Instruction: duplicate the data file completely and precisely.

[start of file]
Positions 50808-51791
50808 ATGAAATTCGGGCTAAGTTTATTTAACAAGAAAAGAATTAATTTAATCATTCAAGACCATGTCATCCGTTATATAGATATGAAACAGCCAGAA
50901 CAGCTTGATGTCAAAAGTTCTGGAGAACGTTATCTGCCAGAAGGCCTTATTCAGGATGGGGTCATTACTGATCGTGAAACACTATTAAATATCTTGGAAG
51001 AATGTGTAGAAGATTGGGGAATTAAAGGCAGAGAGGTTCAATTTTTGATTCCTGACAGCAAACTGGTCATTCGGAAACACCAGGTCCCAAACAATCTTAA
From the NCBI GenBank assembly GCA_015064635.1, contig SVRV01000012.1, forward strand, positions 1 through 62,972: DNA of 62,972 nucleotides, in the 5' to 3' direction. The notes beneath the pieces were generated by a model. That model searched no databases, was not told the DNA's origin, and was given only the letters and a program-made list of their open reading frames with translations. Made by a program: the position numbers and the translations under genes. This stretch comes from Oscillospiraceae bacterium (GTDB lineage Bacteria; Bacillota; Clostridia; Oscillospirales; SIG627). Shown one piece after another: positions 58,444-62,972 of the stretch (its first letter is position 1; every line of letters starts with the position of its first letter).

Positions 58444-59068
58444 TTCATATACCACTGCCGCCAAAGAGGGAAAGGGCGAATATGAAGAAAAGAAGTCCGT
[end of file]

Positions 50808-51791
50808 ATGAAATTCGGGCTAAGTTTATTTAACAAGAAAAGAATTAATTTAATCATTCAAGACCATGTCATCCGTTATATAGATATGAAACAGCCAGAA
50901 CAGCTTGATGTCAAAAGTTCTGGAGAACGTTATCTGCCAGAAGGCCTTATTCAGGATGGGGTCATTACTGATCGTGAAACACTATTAAATATCTTGGAAG
51001 AATGTGTAGAAGATTGGGGAATTAAAGGCAGAGAGGTTCAATTTTTGATTCCTGACAGCAAACTGGTCATTCGGAAACACCAGGTCCCAAACAATCTTAA
From the NCBI GenBank assembly GCA_015064635.1, contig SVRV01000012.1, forward strand, positions 1 through 62,972: DNA of 62,972 nucleotides, in the 5' to 3' direction. The notes beneath the pieces were generated by a model. That model searched no databases, was not told the DNA's origin, and was given only the letters and a program-made list of their open reading frames with translations. Made by a program: the position numbers and the translations under genes. This stretch comes from Oscillospiraceae bacterium (GTDB lineage Bacteria; Bacillota; Clostridia; Oscillospirales; SIG627). Shown one piece after another: positions 58,444-62,972 of the stretch (its first letter is position 1; every line of letters starts with the position of its first letter).

Positions 58444-59068
58444 TTCATATACCACTGCCGCCAAAGAGGGAAAGGGCGAATATGAAGAAAAGAAGTCCGT